Pardon my French

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This article is about the phrase. For other uses, see Pardon my French (disambiguation) and Excuse My French (disambiguation).

"Pardon my French" or "Excuse my French" is a common English language phrase ostensibly disguising profanity as words from the French language. The phrase is uttered in an attempt to excuse the user of profanity, swearing, or curses in the presence of those offended by it, under the pretense of the words being part of a foreign language.[1]


At least one source[2] suggests that the phrase "derives from a literal usage of the exclamation. In the 19th century, when English people used French expressions in conversation they often apologized for it - presumably because many of their listeners (then as now) wouldn't be familiar with the language". The definition cites an example from The Lady's Magazine, 1830:[3]

Bless me, how fat you are grown! - absolutely as round as a ball: - you will soon be as embonpoint (excuse my French) as your poor dear father, the major.

The phrase has been used in broadcast television and family films where less offensive words are preceded by "pardon my French" to intensify their effect without violating censorship or rating guidelines. A good example is in the movie Ferris Bueller's Day Off. Cameron calls Mr. Rooney and says, "Pardon my French, but you're an asshole". In another segment, Bueller says, "Pardon my French, but Cameron is so tight that if you were to shove a lump of coal up his ass, in two weeks you'd have a diamond".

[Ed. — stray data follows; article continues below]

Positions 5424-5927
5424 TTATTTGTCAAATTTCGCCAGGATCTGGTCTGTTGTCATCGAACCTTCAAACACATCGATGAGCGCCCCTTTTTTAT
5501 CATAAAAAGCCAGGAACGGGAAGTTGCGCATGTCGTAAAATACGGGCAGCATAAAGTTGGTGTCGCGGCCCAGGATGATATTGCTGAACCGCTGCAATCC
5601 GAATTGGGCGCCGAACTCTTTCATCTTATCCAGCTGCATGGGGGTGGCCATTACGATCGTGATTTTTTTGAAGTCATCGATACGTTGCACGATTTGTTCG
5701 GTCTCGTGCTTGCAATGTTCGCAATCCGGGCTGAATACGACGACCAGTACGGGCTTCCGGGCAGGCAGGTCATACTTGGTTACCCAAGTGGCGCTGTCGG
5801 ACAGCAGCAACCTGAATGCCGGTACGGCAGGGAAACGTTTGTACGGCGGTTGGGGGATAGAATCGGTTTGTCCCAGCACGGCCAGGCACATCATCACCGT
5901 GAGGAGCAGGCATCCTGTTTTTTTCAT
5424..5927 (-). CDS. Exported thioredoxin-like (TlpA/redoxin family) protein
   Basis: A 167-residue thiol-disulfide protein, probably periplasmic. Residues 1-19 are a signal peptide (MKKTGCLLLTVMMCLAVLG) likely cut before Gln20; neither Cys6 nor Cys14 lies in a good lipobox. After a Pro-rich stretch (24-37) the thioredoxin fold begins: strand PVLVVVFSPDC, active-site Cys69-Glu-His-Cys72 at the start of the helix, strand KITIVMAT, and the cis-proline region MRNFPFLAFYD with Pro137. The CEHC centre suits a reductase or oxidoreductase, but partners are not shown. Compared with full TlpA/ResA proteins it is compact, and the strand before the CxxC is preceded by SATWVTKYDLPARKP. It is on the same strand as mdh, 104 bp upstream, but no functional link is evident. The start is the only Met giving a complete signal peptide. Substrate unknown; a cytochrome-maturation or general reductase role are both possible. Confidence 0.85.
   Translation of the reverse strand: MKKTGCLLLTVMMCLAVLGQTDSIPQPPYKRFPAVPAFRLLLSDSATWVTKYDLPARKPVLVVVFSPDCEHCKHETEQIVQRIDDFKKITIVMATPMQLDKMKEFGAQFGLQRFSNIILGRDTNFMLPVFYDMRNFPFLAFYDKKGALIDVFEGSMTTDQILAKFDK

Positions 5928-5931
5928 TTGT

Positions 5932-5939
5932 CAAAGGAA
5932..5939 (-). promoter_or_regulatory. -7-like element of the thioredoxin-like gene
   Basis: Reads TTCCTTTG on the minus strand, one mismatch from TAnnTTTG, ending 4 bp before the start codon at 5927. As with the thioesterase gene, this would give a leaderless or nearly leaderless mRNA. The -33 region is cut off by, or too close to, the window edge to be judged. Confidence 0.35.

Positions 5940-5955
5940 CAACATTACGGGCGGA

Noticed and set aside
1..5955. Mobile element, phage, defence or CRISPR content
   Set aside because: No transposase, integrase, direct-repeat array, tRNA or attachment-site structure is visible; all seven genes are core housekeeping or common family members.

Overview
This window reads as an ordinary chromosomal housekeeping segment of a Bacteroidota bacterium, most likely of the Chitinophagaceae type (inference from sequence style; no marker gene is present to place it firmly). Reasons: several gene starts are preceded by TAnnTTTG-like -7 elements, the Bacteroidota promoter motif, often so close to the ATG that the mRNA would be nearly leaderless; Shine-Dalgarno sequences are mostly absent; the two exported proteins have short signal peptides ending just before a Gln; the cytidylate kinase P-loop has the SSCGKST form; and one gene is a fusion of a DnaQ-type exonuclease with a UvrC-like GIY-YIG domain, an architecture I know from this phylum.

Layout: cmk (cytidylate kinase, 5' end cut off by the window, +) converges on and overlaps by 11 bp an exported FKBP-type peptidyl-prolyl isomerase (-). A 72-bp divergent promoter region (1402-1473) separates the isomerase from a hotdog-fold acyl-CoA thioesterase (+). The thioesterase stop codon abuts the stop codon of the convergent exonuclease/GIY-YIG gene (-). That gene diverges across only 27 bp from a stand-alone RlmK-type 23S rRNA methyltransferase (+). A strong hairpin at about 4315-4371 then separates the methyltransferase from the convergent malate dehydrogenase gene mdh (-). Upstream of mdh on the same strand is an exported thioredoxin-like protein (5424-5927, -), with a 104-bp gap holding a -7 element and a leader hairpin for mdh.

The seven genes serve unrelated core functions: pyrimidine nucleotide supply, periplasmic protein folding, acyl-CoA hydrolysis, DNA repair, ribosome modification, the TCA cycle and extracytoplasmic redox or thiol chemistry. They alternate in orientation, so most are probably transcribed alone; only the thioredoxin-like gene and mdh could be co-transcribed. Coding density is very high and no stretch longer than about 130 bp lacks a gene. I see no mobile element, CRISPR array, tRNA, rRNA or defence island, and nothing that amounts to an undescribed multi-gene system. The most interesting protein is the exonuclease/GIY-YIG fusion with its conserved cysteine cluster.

Related expressions[edit]

Incidentally, several expressions are used by both the English and the French to describe the same culturally unacceptable habit, but attributing the habit to the other people:

  • "to take a French leave" (to depart a party or other gathering without taking polite leave of one's host) is referenced in French as filer à l'anglaise (lit. "flee English-style").
  • "French letter" (now somewhat archaic; referring to a condom) is rendered in French as capote anglaise ("English hood" or "English cap").[citation needed]
  • During the 16th century in England, genital herpes was called the "French disease" and "French-sick" was a term for syphilis, while at the same time, it was called le Mal de Naples (the Napoli disease), hence attributing the belief that syphilis came from the south, into France, and then into England.[4][5]


  • ^ Embonpoint is French for "plumpness"; state of being well-nourished.[2]


  1. ^ Rory T. Cornish, Margueritte Quintelli-Neary, "Crafting Infinity: Reworking Elements in Irish Culture", Cambridge Scholars Publishing, 2013
  2. ^ a b "Excuse my French"
  3. ^ Frances White, Why do we say “Excuse my French”? on, 11th March 2015
  4. ^ Eatough G (1984). Fracastoro's Syphilis. Liverpool: Francis Cairns. 
  5. ^ Girolamo Fracastoro, Ibid., p. 91